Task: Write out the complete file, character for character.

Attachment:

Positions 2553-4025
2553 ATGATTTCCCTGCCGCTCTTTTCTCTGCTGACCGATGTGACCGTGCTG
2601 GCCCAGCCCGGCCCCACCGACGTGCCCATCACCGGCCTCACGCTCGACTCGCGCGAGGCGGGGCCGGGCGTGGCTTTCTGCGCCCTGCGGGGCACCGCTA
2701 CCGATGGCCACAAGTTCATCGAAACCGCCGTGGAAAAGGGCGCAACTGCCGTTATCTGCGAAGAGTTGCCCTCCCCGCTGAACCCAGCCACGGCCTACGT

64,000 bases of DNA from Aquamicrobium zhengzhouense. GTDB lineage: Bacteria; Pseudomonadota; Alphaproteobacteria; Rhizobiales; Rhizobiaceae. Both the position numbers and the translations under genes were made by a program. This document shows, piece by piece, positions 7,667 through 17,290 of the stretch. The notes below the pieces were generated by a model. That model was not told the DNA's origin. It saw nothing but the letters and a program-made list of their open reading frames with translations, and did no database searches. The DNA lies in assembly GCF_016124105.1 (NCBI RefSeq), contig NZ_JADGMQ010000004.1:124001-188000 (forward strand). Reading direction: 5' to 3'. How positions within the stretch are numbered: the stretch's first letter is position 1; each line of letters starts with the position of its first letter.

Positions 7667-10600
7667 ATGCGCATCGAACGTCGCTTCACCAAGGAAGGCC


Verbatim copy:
Positions 2553-4025
2553 ATGATTTCCCTGCCGCTCTTTTCTCTGCTGACCGATGTGACCGTGCTG
2601 GCCCAGCCCGGCCCCACCGACGTGCCCATCACCGGCCTCACGCTCGACTCGCGCGAGGCGGGGCCGGGCGTGGCTTTCTGCGCCCTGCGGGGCACCGCTA
2701 CCGATGGCCACAAGTTCATCGAAACCGCCGTGGAAAAGGGCGCAACTGCCGTTATCTGCGAAGAGTTGCCCTCCCCGCTGAACCCAGCCACGGCCTACGT

64,000 bases of DNA from Aquamicrobium zhengzhouense. GTDB lineage: Bacteria; Pseudomonadota; Alphaproteobacteria; Rhizobiales; Rhizobiaceae. Both the position numbers and the translations under genes were made by a program. This document shows, piece by piece, positions 7,667 through 17,290 of the stretch. The notes below the pieces were generated by a model. That model was not told the DNA's origin. It saw nothing but the letters and a program-made list of their open reading frames with translations, and did no database searches. The DNA lies in assembly GCF_016124105.1 (NCBI RefSeq), contig NZ_JADGMQ010000004.1:124001-188000 (forward strand). Reading direction: 5' to 3'. How positions within the stretch are numbered: the stretch's first letter is position 1; each line of letters starts with the position of its first letter.

Positions 7667-10600
7667 ATGCGCATCGAACGTCGCTTCACCAAGGAAGGCC